Melanoma is a serious form of skin cancer that originates in the melanocytes, or pigment-producing cells. Although usually limited to the skin, melanoma has the potential to spread to the lymph nodes and other parts of the body. Melanoma is highly curable if caught early, making timely detection and treatment crucial.
Children and young adults diagnosed with melanoma are seen in the University of Michigan Multidisciplinary Melanoma Clinic, one of the leading melanoma programs in the world. Located in the UM Comprehensive Cancer Center, this clinic offers an all-inclusive and thorough approach to the treatment of melanoma, for patients of all ages.
At the University of Michigan Health System, there is hope, innovation and support available for those with advanced melanoma. Our multidisciplinary melanoma team includes dermatology surgeons, pediatric surgeons, pediatric oncologists, pediatric radiation oncologists, and other medical experts who provide extraordinary care for our pediatric patients with melanoma.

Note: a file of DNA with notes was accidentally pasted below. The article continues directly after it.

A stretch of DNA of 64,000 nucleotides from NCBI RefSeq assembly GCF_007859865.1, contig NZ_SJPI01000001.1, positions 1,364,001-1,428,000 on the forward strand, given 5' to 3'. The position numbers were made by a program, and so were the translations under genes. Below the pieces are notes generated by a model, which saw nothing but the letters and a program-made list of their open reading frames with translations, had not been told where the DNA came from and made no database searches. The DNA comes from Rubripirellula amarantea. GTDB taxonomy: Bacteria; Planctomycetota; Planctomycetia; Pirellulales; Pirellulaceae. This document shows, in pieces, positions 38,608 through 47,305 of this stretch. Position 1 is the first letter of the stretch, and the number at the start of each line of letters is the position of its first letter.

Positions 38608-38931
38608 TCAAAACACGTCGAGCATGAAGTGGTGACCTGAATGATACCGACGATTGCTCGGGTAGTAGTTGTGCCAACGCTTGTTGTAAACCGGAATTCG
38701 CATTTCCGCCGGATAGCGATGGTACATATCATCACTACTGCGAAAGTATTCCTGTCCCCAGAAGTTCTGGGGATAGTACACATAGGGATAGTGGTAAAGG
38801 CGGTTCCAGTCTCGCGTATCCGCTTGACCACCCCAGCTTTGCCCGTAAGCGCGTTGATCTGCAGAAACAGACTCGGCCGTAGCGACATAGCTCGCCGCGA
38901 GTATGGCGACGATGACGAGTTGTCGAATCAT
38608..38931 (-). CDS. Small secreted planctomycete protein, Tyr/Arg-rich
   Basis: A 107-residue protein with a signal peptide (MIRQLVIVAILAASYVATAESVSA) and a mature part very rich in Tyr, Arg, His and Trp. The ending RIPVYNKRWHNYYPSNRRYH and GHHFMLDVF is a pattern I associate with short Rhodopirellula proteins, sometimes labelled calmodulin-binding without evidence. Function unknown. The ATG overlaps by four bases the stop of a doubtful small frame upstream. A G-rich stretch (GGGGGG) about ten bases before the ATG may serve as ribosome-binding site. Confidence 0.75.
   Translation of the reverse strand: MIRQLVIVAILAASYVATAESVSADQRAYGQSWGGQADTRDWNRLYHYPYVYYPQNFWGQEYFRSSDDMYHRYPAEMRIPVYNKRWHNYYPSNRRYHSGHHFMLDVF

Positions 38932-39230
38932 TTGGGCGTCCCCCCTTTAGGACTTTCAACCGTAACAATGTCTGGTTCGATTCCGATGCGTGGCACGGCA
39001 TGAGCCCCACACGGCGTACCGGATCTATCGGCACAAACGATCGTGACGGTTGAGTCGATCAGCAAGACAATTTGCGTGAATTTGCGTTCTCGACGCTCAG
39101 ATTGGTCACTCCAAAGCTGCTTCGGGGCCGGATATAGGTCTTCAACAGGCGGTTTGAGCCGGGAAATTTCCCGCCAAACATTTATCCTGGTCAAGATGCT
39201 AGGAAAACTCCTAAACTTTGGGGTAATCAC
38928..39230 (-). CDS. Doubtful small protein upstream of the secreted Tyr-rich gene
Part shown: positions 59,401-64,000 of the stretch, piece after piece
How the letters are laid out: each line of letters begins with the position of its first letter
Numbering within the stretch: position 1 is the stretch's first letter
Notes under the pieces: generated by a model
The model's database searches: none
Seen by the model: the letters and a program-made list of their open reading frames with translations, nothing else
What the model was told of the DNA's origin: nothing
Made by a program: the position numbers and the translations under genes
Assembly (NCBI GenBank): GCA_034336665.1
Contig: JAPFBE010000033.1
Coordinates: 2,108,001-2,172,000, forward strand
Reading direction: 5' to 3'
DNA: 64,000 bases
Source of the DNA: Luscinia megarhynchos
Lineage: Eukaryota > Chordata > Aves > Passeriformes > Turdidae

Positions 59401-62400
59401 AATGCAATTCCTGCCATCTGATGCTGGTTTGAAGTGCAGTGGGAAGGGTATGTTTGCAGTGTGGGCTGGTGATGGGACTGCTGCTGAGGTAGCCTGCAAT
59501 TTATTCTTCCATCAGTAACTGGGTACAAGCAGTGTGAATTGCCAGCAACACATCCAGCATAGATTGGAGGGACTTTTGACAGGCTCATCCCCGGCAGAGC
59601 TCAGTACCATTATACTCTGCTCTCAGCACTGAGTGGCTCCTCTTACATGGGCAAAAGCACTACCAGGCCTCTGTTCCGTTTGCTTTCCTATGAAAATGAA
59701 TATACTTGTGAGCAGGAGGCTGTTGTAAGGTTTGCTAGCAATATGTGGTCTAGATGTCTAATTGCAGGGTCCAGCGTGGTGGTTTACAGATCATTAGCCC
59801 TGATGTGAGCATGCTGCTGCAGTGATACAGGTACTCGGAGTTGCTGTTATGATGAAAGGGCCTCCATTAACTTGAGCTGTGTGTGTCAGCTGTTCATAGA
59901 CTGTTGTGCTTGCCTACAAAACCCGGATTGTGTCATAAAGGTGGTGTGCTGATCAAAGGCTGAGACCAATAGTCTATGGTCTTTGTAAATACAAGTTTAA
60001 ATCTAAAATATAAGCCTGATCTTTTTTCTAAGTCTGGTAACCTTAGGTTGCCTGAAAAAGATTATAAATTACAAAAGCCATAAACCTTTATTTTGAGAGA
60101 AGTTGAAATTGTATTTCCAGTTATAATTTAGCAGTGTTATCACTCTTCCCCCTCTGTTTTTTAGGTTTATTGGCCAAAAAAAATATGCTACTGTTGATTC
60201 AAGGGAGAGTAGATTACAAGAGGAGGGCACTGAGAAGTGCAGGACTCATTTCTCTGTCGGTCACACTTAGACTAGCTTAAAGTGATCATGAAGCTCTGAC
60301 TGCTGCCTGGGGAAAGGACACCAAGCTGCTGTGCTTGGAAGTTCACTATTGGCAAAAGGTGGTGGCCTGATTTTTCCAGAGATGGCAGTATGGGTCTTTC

What are the signs and symptoms of melanoma
Skin cancers, including melanoma often can be found early with skin exams. Both regular exams by your doctor and checking your own skin frequently can help find cancers early.
If you have any of the following symptoms, tell your doctor.
- any change on the skin, especially in the size or color of a mole or other darkly pigmented growth or spot, or a new growth
- scaliness, oozing, bleeding, or change in the appearance of a bump or nodule
- the spread of color beyond its border such as dark coloring that goes outside the edge of a mole or mark
- a change in sensation, itchiness, tenderness, or pain
Please see also the U-M Comprehensive Cancer Center's Skin Cancer Screening Card: Be Smart About Your Skin, Know your ABCD's.